I sometimes get weak at the knees watching Downton Abbey and it’s not because some gorgeous new gentleman has come calling on Lady Mary.   It’s less basic than that.  The Edwardian décor, perfected in glowing colours and warm light, the period details like the fine china and cutlery, the bed clothes and tasselled lamps and the stunning automobiles are just so lovely to look at.
But the real payoff comes on the backs of our beloved Crawleys – the costumes.  A Downton aficionado will have noted by now that the styles change a bit each season depending on character, circumstances and the passage of time.  Lady Mary and sisters Sybil and Edith were initially hidden behind glorious fabrics and jewels and corseted into next Tuesday.
downton-abbey-season-1-downton-abbey-31759167-640-430Downton Abbey, Season 1 Costumes.
In the second season, dress shapes had loosened and the neck, décolleté and arms were in evidence.  Lady Sybil dressed downmarket shoulder to shoulder with her socialist lover, Tom.  Now four seasons in, Lady Edith puts Lady Mary in the shade.  She’s positively sexy wearing revealing, body skimming silk gowns, usually in sensual flesh tones, offset with delicate jewels.
Lady Mary’s beloved Matthew also died and she has fallen into the dark style and stayed, perhaps too long.  But Edith is in love with a dashing newspaper man who loves her; she has crept in at all hours after sex.  Lady Sybil, who tragically died in childbirth, was wearing pale almost girlish nightclothes, a tribute to her sweet heart and goodness, now lost.  Only the Dowager Countess Grantham remains unchanged by time and tide. Her ladyship can be counted upon to cover herself entirely and add jewels, hats, furs and accessories that further obstruct any signs of – ahem – skin.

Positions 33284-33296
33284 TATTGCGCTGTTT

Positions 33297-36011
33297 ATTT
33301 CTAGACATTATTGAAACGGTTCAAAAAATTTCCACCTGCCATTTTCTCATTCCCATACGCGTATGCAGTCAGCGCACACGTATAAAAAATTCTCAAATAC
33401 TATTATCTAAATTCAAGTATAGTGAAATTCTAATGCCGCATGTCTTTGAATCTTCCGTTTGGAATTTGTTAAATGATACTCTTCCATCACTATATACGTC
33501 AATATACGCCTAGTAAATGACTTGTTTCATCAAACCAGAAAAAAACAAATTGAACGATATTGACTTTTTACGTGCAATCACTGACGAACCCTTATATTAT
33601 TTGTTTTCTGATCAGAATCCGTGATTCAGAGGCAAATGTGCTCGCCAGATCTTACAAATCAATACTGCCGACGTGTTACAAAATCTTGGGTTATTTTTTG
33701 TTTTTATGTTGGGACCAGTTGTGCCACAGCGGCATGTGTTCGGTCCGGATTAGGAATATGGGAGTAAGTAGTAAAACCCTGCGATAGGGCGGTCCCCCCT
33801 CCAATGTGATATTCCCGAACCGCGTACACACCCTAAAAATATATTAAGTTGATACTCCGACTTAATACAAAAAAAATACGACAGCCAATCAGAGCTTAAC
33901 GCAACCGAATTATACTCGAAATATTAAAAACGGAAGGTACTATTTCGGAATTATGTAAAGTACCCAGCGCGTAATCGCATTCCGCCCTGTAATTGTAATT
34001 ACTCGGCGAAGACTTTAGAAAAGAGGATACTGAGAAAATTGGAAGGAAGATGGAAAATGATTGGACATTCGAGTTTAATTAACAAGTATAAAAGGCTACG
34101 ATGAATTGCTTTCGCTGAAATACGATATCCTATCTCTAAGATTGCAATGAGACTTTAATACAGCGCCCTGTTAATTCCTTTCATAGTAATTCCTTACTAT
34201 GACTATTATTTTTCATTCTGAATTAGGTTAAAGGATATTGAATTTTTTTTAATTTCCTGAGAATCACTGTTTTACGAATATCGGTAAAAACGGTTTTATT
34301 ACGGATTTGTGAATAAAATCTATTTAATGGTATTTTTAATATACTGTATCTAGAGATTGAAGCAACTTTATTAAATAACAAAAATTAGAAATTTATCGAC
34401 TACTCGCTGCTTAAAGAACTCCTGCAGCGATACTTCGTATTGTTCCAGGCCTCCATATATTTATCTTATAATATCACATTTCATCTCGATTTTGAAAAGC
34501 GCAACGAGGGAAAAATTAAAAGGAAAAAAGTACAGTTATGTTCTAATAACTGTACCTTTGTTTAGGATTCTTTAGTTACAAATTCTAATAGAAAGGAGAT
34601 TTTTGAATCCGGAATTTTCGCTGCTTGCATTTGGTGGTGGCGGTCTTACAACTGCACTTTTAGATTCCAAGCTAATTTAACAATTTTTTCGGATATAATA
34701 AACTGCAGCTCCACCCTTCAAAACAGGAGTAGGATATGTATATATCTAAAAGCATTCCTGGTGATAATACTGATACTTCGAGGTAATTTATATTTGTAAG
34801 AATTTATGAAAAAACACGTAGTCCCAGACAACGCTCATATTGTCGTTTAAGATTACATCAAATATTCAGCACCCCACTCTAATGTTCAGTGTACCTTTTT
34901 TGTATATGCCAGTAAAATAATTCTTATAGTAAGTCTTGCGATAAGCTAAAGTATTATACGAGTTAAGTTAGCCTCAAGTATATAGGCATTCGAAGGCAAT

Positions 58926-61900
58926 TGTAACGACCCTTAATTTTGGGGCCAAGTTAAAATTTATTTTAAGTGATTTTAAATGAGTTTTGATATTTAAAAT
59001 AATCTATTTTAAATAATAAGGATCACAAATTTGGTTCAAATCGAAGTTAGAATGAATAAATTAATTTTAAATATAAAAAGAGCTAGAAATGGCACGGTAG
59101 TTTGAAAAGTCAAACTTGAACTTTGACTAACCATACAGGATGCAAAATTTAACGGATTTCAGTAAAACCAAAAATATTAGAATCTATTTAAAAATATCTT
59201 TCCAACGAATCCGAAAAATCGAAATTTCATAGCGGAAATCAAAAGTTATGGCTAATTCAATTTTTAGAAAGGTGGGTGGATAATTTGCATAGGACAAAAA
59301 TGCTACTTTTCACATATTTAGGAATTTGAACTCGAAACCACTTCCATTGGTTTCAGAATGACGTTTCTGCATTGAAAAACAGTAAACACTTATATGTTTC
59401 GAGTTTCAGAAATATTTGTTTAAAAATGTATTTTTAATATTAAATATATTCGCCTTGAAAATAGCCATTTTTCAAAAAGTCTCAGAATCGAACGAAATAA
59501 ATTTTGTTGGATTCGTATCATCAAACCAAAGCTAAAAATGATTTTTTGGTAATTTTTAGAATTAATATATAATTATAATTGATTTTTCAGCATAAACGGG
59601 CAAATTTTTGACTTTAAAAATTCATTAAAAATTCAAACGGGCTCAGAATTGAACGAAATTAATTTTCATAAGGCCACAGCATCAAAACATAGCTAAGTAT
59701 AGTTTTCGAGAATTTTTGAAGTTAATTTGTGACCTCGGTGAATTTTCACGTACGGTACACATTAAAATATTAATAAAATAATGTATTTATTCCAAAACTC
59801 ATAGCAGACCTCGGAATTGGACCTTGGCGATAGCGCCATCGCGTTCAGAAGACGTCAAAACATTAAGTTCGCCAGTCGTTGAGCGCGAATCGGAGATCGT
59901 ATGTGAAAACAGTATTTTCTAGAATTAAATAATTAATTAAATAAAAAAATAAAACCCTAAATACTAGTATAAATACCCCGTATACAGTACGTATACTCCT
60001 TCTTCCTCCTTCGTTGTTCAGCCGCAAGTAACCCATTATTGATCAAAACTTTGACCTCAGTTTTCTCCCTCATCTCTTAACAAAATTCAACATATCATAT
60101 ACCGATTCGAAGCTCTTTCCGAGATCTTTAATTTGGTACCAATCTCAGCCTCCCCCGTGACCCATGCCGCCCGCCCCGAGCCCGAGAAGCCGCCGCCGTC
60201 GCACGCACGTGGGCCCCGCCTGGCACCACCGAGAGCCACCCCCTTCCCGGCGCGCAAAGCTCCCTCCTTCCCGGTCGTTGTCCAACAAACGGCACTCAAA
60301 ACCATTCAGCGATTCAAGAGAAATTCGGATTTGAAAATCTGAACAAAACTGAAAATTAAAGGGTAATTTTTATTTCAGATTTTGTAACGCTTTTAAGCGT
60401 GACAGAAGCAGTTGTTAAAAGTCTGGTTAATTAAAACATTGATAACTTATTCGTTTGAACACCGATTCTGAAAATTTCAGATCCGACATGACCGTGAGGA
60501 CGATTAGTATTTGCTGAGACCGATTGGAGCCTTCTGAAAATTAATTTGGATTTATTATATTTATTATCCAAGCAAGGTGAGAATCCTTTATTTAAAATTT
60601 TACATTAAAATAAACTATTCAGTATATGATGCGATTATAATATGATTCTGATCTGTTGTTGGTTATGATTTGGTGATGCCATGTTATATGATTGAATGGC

The American born Lady Crawley is somewhat more adventuresome than her mother-in-law but not much, after all, she is dedicated to upholding the status quo.  The downstairs staff, male and female, is also kitted out in beautiful things.  Fine quality, sturdy fabrics in figure flattering shapes, clothes handmade with exquisite needlework in soft, warm unobtrusive colors, they are things of practical beauty. Have you seen a translucent linen kitchen apron as the sun shines through it?
Well, diehards, someone had the bright idea of bringing these scrumptious goodies to us.  Forty costumes are coming to Toronto, plus photographs and audio visual presentations, and soon, March 11 – April 13.  The architectural gem Spadina House offers a timely backdrop, not so grand as Downton Abbey, but of the same period between the wars in which the Abbey action now runs.  Scheduled tickets are available online now at 30 dollars for the exhibit and another 30 for tea.
See for yourself just why the Crawleys needed servants to dress them three times a day:
Dressing for Downton:  Costumes from Downton Abbey
March 11 – April 13Tickets are on sale now.
And be sure to catch Season 4 of Downton Abbey on Vision starting May 28